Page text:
I just don’t like to see – I don’t like to see other people and I don’t want to personally take a hormone that’s known to be androgen suppressive at high levels.

Why would I take that? That’s the question I ask myself.”

Matthew Walker

“I think it’s a very, you know, good point. And if you look at some of the evidence around, you know, melatonin’s lethality if you want to go to that extreme, for the most part, you know, it’s pretty safe.”

Melatonin shrinks testicles & ovaries (gonads) in birds (Research)

Included below are studies suggesting that melatonin is capable of shrinking gonads of birds and/or significantly influencing hormone profiles in ways that could shrink testicles.

In search of gonads post-melatonin?

I believe some of the studies listed below may have been what Andrew Huberman was referring to regarding his involvement in melatonin research.

2010: Melatonin stimulates the release of gonadotropin-inhibitory hormone by the avian hypothalamus (R)

Chowdry et al.

  • Melatonin administration dose-dependently increases GnIH release from hypothalamic explants in vitro.
  • Results suggest that melatonin influences GnIH expression and release – which inhibits plasma luteinizing hormone (LH) concentration in quail.

2005: Melatonin induces the expression of gonadotropin-inhibitory hormone in the avian brain (R)

Ubuka et al.

  • Researchers found that melatonin originating from the pineal gland and eyes induces GnIH expression in the quail brain.
  • Melatonin administration to quails after pinealectomy (Px) combined with orbital enucleation (Ex) caused dose-dependent increases in GnIH precursor mRNA and production of mature peptide.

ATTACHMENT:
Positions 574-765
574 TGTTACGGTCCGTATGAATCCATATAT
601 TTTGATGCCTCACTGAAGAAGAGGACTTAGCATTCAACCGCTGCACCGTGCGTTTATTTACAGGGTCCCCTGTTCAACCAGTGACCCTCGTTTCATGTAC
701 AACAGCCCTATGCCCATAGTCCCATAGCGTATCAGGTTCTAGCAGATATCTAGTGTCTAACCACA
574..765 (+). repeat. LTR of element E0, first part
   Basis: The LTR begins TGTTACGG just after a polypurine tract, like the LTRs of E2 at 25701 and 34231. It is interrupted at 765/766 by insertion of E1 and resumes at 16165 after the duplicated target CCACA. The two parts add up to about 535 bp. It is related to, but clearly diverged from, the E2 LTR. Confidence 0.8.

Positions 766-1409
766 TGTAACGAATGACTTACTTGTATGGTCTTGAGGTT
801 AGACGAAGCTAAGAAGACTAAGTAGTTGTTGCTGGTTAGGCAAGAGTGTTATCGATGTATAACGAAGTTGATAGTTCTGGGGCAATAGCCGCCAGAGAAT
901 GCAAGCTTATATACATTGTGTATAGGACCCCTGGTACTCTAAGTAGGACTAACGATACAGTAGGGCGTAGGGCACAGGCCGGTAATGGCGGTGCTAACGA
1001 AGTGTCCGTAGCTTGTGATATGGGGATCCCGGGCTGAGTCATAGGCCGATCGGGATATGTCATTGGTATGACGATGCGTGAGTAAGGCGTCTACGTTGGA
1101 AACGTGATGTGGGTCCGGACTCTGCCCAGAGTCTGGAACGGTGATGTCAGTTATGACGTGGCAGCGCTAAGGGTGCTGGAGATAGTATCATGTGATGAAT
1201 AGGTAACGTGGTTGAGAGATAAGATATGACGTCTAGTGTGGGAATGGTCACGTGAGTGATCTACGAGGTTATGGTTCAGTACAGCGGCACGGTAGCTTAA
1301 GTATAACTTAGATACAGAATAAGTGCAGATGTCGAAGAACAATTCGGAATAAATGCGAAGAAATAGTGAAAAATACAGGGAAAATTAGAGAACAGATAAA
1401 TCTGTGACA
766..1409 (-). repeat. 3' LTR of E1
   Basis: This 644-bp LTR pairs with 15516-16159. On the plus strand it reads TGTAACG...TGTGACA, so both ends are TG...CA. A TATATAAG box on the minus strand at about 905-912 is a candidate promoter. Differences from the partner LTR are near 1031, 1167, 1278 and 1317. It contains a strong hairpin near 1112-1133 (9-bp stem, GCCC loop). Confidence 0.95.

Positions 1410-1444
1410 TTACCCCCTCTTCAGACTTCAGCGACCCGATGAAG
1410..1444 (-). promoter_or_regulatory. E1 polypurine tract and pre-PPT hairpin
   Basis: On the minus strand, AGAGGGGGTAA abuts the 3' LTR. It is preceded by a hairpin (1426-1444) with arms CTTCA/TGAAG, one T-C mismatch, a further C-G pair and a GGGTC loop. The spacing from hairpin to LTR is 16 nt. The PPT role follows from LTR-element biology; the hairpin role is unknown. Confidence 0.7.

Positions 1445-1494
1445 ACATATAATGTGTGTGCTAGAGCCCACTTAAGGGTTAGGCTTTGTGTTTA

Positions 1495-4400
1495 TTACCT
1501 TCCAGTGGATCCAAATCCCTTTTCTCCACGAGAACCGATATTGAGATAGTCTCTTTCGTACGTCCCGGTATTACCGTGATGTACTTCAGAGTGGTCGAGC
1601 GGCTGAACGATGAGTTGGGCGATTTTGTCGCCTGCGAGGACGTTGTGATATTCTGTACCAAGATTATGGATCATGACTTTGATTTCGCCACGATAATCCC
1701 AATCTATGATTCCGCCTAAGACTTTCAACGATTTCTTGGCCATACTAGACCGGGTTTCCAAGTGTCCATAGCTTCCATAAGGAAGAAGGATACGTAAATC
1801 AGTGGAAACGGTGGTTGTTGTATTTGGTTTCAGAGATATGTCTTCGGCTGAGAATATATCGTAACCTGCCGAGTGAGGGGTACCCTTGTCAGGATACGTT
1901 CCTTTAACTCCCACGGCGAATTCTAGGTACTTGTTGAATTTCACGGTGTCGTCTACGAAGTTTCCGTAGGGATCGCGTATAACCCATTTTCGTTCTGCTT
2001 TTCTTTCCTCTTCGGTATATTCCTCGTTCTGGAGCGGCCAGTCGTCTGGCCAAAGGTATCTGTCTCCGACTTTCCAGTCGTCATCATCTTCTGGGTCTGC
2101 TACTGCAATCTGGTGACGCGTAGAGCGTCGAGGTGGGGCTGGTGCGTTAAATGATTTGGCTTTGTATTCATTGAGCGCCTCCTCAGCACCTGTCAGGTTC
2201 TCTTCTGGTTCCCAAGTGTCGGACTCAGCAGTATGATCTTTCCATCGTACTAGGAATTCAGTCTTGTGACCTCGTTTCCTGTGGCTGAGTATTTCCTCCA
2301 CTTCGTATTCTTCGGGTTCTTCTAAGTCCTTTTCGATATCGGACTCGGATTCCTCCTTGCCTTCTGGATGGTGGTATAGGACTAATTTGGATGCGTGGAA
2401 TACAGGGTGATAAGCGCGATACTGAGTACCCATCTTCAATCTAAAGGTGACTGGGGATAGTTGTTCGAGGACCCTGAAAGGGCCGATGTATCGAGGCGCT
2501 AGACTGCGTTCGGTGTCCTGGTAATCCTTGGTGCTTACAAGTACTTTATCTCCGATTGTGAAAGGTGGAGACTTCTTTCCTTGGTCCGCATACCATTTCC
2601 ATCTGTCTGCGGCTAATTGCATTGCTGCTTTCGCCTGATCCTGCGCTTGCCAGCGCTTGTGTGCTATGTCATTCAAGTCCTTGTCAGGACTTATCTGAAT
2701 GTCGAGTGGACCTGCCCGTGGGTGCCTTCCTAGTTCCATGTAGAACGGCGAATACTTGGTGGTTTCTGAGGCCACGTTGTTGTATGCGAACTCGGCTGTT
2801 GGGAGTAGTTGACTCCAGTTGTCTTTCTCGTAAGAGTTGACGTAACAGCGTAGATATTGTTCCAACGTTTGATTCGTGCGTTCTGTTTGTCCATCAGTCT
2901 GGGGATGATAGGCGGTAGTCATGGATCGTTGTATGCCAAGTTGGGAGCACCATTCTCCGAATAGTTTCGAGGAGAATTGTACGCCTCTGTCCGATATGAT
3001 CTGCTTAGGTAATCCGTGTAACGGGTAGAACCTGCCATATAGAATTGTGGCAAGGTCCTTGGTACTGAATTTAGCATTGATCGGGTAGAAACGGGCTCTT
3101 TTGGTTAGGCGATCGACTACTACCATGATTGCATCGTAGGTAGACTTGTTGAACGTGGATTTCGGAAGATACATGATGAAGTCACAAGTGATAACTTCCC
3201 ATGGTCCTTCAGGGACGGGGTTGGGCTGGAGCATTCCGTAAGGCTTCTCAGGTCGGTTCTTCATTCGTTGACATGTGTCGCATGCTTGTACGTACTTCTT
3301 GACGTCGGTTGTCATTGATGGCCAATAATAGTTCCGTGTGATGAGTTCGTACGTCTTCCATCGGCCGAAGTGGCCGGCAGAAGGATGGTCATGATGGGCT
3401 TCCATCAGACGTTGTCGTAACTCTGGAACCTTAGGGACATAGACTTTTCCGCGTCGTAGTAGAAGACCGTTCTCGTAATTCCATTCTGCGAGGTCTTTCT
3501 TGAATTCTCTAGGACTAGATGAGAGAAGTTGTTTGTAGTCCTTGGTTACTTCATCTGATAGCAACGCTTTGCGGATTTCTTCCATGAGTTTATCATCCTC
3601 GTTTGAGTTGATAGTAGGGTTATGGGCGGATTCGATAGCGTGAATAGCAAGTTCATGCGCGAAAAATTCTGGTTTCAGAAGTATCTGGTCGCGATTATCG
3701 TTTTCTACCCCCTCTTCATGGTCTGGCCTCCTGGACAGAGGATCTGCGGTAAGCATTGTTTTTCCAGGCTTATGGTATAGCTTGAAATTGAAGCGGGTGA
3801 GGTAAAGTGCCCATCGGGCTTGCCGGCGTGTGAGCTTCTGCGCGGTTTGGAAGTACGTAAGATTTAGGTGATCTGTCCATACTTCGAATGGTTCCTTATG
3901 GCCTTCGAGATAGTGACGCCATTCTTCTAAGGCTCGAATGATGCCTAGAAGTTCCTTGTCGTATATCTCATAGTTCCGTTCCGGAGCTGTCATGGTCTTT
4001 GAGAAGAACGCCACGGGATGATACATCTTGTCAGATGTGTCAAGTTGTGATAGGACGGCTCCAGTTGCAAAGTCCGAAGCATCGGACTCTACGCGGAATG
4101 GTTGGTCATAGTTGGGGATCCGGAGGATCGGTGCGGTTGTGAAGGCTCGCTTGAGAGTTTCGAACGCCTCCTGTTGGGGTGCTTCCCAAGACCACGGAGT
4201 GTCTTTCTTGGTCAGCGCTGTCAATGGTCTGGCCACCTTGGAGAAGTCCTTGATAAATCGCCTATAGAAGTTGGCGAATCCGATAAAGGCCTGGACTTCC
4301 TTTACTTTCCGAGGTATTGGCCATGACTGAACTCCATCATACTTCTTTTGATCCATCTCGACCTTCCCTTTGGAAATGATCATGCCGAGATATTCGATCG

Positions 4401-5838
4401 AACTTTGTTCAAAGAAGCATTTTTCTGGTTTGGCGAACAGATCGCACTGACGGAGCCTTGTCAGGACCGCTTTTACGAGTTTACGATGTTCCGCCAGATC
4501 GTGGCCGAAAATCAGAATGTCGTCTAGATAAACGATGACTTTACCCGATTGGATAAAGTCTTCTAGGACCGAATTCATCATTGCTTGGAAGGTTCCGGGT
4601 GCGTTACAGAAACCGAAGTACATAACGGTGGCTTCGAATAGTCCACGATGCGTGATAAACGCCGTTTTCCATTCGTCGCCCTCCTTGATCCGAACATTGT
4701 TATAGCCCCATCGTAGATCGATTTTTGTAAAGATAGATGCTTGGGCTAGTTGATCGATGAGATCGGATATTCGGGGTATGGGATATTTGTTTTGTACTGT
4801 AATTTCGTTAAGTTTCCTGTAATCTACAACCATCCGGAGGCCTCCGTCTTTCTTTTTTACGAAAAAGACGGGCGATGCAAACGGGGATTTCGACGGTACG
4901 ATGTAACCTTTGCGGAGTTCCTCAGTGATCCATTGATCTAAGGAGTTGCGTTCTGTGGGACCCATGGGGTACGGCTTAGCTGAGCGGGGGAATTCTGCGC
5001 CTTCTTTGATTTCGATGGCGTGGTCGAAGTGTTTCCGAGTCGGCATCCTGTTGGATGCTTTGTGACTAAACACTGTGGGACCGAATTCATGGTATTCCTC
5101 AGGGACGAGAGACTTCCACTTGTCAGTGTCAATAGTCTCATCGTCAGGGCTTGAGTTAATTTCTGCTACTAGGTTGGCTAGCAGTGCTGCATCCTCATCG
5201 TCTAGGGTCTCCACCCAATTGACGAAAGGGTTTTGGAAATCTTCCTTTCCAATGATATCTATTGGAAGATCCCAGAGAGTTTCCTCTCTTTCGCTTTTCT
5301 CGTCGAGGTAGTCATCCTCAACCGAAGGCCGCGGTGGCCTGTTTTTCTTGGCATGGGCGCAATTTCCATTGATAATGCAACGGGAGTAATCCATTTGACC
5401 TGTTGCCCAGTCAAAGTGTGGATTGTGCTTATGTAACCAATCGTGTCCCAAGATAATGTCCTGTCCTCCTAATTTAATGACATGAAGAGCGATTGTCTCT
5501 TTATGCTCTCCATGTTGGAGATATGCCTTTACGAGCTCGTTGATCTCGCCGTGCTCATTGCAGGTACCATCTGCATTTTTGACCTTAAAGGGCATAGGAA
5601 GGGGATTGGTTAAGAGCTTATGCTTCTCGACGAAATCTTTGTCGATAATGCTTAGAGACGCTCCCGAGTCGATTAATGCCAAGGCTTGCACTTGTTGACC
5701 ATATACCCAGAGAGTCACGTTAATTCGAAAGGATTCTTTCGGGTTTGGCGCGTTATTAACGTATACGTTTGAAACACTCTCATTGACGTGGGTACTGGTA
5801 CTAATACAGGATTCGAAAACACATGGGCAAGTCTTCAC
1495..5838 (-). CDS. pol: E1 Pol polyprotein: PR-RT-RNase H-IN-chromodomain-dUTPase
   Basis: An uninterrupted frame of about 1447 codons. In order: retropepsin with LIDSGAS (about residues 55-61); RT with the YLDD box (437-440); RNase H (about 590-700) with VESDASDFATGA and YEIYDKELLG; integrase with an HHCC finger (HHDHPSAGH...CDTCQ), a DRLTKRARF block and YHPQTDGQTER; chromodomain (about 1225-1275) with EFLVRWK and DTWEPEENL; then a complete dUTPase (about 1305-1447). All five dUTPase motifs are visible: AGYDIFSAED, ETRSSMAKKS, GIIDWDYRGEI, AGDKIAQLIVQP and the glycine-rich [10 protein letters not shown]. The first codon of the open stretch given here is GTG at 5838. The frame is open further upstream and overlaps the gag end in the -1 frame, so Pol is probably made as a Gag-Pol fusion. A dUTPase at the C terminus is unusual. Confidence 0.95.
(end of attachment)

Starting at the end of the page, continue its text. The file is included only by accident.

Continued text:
• Melatonin radiography revealed specific binding of melatonin within the paraventricular nucleus (PVN).
  • Results indicated that melatonin is critical for the induction of GnIH expression in Japanese quail.

Note: This study inspired a EurekAlert! article entitled “Melatonin shrinks bird gonads. What does the popular supplement do to humans?”

1999: Seasonal neuroplasticity in the songbird telencephalon: A role for melatonin (R)

Bentley et al.

  • Neuroplasticity in the vocal control system of songbirds is influenced significantly by seasonal fluctuations in circulating testosterone.
  • Researchers found that administration of high-dose melatonin fine tunes the effect of testosterone on the song system of songbirds.

1987: Effect of melatonin on gonads, body weight, and LH of the Indian Finch (R)

Gupta et al.

  • 4 doses of melatonin administered over 30 days in separate groups of adult male Indian Finch during mid-day and mid-night in the “late progressive phase” (August).